Since the publication of his book, Capital in the Twenty-First Century, the runaway bestseller that documents the Marx-like tendency for inequality of wealth to increase as capitalism marches onward, Thomas Piketty has become that rarest of things: a celebrity economist. You may be thinking, "OK, but what does that have to do with the First World War?"
The straightforward answer is that Piketty finds that the only things that can break the inexorable march to more inequality are catastrophes, system-wide shocks that destroy wealth and reduce the return on investment to the wealthy. Shocks such as First World War, the Bolshevik Revolution, the stock market crash of 1929, the ensuing Great Depression, and the Second World War. Overall, their effects dominate the whole period from 1914 to 1945.
This is the good news, if you will, the ray of hope from the darkest of times on the equality front.
That catastrophe has been necessary to lessen gross inequalities, to break the structure of inequality, reinforces the reputation of economics as the dismal science. It is certainly a stark counter to the Panglossian, mainstream expectation that the operation of the market would "naturally" progress toward increased equality.
Piketty examines the historical data for rich countries -- some, but not all; Canada does not make the list -- from the Industrial Revolution in Britain in the late eighteenth/early nineteenth centuries down to the present: Britain, France, United States, Germany, Japan. He properly infers that what is true for these countries must be true for rich countries in general.
Piketty's message is summarized in the arithmetic truism that whenever r (the rate of return on capital or wealth) is greater than g (the rate of growth of income or output) wealth or capital accumulates faster than income grows and therefore, inequality widens. Conversely, whenever r is less than g, with the result that the share of income going to capital decreases, inequality lessens.
The catastrophe of the First World War destroyed capital or wealth, especially for people of large fortunes, and particularly in France. It takes time for the rich and powerful to restore the status quo, so inequality is decreased for some time.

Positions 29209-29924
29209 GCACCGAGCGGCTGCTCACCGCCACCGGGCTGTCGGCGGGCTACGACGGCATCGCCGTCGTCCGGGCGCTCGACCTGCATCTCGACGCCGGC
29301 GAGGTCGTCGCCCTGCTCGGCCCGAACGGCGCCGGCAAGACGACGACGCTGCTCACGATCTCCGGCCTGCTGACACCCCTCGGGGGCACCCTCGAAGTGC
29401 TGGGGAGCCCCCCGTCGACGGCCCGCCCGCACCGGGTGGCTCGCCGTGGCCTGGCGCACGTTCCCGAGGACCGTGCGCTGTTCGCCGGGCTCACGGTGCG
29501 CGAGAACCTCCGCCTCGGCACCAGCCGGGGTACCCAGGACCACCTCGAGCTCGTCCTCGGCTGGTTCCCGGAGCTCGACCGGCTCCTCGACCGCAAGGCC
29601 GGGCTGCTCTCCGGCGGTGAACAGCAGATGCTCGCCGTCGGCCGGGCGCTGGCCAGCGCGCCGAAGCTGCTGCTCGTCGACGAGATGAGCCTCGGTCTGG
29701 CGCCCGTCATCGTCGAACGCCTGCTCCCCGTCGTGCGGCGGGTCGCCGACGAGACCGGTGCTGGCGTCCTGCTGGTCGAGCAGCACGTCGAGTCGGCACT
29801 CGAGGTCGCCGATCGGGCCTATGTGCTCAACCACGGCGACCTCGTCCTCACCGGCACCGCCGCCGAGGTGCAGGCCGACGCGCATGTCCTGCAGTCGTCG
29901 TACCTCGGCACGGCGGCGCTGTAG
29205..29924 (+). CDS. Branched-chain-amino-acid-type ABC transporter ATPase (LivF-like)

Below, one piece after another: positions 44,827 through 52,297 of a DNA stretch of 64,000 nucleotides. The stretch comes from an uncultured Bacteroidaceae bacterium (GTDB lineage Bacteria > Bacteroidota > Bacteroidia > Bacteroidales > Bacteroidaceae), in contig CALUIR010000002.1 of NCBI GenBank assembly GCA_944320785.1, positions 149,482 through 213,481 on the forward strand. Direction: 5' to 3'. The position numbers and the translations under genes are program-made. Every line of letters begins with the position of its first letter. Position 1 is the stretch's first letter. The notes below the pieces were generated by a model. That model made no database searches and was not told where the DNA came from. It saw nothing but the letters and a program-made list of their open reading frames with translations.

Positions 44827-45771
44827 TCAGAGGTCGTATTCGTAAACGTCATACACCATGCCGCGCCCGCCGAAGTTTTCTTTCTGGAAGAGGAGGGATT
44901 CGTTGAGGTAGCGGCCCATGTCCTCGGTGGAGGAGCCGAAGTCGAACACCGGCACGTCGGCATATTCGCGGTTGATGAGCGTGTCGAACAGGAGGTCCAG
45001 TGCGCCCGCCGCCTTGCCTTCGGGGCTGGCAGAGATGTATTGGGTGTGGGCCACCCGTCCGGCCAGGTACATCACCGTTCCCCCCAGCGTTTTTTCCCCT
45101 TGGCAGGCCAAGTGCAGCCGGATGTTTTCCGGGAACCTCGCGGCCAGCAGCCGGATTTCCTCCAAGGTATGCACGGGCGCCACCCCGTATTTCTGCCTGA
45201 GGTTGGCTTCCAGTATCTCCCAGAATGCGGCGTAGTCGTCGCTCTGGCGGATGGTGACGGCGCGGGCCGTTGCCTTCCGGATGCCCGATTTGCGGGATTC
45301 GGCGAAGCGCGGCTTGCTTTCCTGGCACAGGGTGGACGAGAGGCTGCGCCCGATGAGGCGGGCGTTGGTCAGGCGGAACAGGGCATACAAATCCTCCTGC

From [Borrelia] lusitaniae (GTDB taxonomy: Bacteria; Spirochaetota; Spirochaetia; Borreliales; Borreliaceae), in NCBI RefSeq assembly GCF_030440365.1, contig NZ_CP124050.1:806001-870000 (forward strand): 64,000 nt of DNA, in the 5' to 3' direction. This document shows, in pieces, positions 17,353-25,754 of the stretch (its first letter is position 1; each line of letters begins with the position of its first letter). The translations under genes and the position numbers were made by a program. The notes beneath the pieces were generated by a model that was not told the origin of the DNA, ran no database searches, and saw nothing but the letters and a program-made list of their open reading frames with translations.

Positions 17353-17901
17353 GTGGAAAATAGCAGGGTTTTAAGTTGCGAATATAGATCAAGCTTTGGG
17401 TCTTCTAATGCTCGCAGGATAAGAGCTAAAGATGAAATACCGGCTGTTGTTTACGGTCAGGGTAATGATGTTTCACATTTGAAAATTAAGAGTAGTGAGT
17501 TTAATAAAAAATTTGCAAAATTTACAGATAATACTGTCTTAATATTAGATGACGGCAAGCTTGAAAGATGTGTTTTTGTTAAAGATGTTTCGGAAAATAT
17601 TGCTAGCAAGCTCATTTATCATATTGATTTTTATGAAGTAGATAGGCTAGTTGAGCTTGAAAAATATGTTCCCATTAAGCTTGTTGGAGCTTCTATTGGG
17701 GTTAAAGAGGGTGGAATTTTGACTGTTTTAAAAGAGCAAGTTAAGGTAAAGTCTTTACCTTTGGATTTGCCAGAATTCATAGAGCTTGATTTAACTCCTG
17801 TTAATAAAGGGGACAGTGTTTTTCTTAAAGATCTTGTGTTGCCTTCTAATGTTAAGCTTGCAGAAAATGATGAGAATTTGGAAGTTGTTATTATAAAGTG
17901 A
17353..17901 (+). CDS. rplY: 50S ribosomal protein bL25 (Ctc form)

We need also to look for what determines r and g, and, in the special cases highlighted by Piketty, in a way that reduced inequality. With the need to fund the war, countries resorted to progressive income taxes and inheritance taxes which lessened r, while the economic stimulus of war spending increased g. Both helped to put r below g.
As the war progressed, workers tended to increase their demands, a process that accelerated after the war. Recall the Winnipeg General Strike of 1919; when wages were pushed up by labour militancy, the return to labour increased relative to capital, thereby lessening r.
What Piketty has done is demonstrate how hard it is to redistribute wealth more equally. That is something political economists already knew. And honest economists too for that matter: the great Paul Samuelson said that if you took from the rich and gave it to the poor in the morning, the rich would have it back by the afternoon if you let them.
Piketty is telling us that things are even worse than most of us thought, with no easy answer at hand. No-one's arguing that we start wars, or create other catastrophes. The lesson from Piketty is we have truly to try if we want to make a dent in inequality.
There is a ray of hope here. The 1% who are superrich and the 99% who are the rest of us has become part of the political discourse thanks to the Occupy Movement that was taking place as Piketty's book was going to press. With the people and the professors united, anything is possible.
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